As with all of my ballet students, I like to get them turning -- just plain turning first -- before trying pirouettes. It's a great way to build up to what we think of as a simple pirouette. In the center, how about having them try waltz and/or balancé turns.
Here's just one example, which I do in Pointe class, but works well in regular class.
1) Facing the barre, make piqué sous-sus (either by making relevé from 5th position or by stepping to the barre from attitude à terre, aka, B+).
2) Make sur-le-cou-de-pied.
3) Make passé.
4) Make a promenade en de hors (yes, you'll have to reach around yourself).
5) Come back to sous-sus.
6) Return to either 5th position or to attitude à terre. (If attitude à terre, then I have students take a step back, going through 4th position, finishing some distance away from the barre. This makes them really have to work and use their muscles and some effort to get to the barre. Teaches moving/traveling, and it *feels* like your moving/traveling, too! And you can challenge them to now only move but to use their feet well, by working through them, placing them and turning them out, with the weight over the balls of the feet.)
Start with holds at each step (passé -- hold, hold; promenade -- hold, hold). Repeat left. And then after a while, have them repeat it en de dans.
Another great one to do at the barre, is to have them do piqué turns while still facing the barre and traveling de côte (sideways). In other words, they'll be travelling down the barre. A classic combination is: 3 with no turn and 1 with a turn. Passé is behind the knee, spot is to the barre. All with holds or "stays" at first. (Piqué 1, hold 2-4. Then build to piqué 1, hold 2.)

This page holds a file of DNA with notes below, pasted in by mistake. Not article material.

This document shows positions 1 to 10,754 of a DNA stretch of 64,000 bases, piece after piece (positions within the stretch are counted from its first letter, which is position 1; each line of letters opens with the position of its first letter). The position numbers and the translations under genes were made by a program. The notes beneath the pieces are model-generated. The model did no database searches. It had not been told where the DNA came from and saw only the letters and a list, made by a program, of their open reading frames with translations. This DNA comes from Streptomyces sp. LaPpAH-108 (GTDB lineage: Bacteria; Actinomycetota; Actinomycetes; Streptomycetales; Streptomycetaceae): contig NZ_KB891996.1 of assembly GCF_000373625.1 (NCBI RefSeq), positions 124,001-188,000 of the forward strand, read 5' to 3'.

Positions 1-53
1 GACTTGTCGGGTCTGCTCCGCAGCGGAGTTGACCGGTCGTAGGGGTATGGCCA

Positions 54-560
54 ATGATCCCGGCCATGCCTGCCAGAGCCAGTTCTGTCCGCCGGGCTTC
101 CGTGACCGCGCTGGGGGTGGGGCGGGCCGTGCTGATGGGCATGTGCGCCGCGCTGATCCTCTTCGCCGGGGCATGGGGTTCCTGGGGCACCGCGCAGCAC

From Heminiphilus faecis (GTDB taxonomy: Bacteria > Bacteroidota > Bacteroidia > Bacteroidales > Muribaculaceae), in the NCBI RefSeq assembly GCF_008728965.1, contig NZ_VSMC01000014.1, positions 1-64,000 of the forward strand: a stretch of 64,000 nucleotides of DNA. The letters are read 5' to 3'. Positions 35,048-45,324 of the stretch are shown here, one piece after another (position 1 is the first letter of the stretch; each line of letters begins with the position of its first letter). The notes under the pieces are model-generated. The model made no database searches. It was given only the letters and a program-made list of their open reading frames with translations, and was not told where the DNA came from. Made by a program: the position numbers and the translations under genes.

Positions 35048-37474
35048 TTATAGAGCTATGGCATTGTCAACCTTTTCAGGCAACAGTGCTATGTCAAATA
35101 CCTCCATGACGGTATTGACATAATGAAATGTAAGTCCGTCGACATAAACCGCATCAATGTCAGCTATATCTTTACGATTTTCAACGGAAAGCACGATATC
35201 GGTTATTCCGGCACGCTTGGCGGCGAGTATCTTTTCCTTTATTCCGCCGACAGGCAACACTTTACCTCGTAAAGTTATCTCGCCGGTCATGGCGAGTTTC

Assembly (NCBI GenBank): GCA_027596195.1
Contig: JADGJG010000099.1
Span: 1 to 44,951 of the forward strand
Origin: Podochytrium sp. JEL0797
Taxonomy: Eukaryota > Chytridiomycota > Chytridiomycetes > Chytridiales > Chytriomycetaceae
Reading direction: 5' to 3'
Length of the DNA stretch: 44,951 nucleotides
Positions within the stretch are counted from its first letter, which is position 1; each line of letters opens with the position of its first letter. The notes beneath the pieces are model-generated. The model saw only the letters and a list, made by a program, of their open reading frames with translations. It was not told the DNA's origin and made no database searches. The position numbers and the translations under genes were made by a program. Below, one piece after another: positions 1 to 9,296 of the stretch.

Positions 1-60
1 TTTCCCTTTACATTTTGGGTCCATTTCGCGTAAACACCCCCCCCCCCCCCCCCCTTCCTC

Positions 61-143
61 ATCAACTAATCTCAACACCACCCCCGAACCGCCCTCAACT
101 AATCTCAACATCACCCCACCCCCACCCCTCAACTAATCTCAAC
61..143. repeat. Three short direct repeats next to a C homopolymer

Have turn simple barre combinations or with specific exercises like: tendu back (inside leg), make a fouetté, turning in the direction of the tendu foot, close 5th, hold. Repeat left.
Or have them *just* turn from side to side, without even getting fancy with terms like soutenu or even on relevé. Have them try, if their right foot is front, just turning quickly left toward the barre and have them finish w/the left foot in front (pivot left, pivot right). Seems simple, yes?
You could also try something fun like have them do the plié combination this way: first position (R & L); second position (R & L); etc.
In center, try rond de jambes à terre with 1/4 turn for each RDJ, using either the walls or corners for the completing point of each. Eventually, have them try this en de *dans.*
For barre and/or center: parallel passés and then promenade them. Parallel at first, then turned out.
Hope some of this helps! I suggest being creative but always try to tell your adult students WHY you're having them try something. It helps them understand better what it is you're trying to get them to do and give them a measurable goal. Best wishes for happy teaching!